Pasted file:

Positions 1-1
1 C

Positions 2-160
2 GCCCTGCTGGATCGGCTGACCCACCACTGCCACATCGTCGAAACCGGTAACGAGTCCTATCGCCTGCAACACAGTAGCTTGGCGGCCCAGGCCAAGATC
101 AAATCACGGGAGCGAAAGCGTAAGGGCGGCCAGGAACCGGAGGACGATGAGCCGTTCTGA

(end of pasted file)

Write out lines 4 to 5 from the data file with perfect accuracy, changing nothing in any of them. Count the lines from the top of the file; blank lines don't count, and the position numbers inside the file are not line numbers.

2 GCCCTGCTGGATCGGCTGACCCACCACTGCCACATCGTCGAAACCGGTAACGAGTCCTATCGCCTGCAACACAGTAGCTTGGCGGCCCAGGCCAAGATC
101 AAATCACGGGAGCGAAAGCGTAAGGGCGGCCAGGAACCGGAGGACGATGAGCCGTTCTGA